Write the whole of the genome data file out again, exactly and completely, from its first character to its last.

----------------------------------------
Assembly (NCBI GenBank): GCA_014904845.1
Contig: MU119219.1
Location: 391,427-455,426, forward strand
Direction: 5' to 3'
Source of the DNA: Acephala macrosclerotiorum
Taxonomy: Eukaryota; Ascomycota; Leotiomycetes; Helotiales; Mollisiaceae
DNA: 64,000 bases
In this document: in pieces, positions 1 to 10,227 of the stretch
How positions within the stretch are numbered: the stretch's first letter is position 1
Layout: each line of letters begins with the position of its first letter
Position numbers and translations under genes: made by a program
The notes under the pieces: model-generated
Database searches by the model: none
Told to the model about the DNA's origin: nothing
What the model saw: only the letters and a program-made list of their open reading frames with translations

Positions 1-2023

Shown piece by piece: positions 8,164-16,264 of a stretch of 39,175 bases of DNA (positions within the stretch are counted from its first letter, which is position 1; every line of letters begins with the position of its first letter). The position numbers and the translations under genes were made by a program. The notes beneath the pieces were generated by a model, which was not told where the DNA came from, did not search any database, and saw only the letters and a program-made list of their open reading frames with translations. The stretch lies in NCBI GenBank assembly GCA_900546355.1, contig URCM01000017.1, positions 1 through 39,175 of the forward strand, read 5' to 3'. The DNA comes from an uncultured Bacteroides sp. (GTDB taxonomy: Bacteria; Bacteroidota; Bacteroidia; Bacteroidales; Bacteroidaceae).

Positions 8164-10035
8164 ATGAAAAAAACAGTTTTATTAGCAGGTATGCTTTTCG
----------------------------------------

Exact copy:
Assembly (NCBI GenBank): GCA_014904845.1
Contig: MU119219.1
Location: 391,427-455,426, forward strand
Direction: 5' to 3'
Source of the DNA: Acephala macrosclerotiorum
Taxonomy: Eukaryota; Ascomycota; Leotiomycetes; Helotiales; Mollisiaceae
DNA: 64,000 bases
In this document: in pieces, positions 1 to 10,227 of the stretch
How positions within the stretch are numbered: the stretch's first letter is position 1
Layout: each line of letters begins with the position of its first letter
Position numbers and translations under genes: made by a program
The notes under the pieces: model-generated
Database searches by the model: none
Told to the model about the DNA's origin: nothing
What the model saw: only the letters and a program-made list of their open reading frames with translations

Positions 1-2023

Shown piece by piece: positions 8,164-16,264 of a stretch of 39,175 bases of DNA (positions within the stretch are counted from its first letter, which is position 1; every line of letters begins with the position of its first letter). The position numbers and the translations under genes were made by a program. The notes beneath the pieces were generated by a model, which was not told where the DNA came from, did not search any database, and saw only the letters and a program-made list of their open reading frames with translations. The stretch lies in NCBI GenBank assembly GCA_900546355.1, contig URCM01000017.1, positions 1 through 39,175 of the forward strand, read 5' to 3'. The DNA comes from an uncultured Bacteroides sp. (GTDB taxonomy: Bacteria; Bacteroidota; Bacteroidia; Bacteroidales; Bacteroidaceae).

Positions 8164-10035
8164 ATGAAAAAAACAGTTTTATTAGCAGGTATGCTTTTCG